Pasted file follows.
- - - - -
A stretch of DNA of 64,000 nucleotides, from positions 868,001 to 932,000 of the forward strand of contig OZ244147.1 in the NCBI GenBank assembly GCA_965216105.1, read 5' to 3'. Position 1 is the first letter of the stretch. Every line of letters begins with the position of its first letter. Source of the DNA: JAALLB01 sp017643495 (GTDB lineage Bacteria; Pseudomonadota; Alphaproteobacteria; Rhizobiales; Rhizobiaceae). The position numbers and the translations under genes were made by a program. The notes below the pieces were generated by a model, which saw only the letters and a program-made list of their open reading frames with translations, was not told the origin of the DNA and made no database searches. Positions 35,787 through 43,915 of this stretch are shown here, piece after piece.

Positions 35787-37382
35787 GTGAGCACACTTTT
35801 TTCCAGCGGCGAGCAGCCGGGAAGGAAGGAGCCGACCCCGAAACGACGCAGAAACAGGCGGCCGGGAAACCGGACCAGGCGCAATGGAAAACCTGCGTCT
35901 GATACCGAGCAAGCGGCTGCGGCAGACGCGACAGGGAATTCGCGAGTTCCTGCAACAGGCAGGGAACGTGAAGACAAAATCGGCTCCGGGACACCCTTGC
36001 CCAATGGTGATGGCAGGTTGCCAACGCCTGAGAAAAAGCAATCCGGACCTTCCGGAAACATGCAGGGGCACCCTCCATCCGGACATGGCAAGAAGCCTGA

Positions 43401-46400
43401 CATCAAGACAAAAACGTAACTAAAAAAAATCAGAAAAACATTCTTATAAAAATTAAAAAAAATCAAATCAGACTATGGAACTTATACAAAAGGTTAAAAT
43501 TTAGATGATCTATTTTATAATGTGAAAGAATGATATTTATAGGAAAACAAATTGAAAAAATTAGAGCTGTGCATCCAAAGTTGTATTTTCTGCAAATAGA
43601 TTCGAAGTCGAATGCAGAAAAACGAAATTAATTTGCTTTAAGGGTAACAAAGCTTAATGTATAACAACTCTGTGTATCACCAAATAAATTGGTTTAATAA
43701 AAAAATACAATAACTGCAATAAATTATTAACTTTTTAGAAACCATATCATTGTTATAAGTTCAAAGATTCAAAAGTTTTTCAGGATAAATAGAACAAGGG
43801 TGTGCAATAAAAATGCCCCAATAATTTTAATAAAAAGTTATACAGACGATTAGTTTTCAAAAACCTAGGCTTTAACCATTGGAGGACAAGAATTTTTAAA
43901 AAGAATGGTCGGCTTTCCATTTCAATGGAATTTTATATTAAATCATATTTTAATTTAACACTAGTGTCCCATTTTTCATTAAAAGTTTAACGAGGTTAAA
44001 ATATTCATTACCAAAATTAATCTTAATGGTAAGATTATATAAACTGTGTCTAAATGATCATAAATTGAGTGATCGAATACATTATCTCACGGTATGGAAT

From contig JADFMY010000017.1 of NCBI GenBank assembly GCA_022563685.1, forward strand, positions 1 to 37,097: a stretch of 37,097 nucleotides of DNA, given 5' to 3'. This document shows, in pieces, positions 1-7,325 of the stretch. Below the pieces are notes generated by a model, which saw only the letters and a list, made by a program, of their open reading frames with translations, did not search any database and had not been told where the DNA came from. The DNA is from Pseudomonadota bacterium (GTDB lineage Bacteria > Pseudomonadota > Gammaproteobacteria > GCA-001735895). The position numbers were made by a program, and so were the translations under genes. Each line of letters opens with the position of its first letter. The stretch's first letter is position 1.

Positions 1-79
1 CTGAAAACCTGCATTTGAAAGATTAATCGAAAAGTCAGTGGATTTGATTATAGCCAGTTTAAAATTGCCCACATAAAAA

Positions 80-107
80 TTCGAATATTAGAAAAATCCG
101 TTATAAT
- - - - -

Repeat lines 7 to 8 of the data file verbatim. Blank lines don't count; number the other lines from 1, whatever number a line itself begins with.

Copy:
Positions 43401-46400
43401 CATCAAGACAAAAACGTAACTAAAAAAAATCAGAAAAACATTCTTATAAAAATTAAAAAAAATCAAATCAGACTATGGAACTTATACAAAAGGTTAAAAT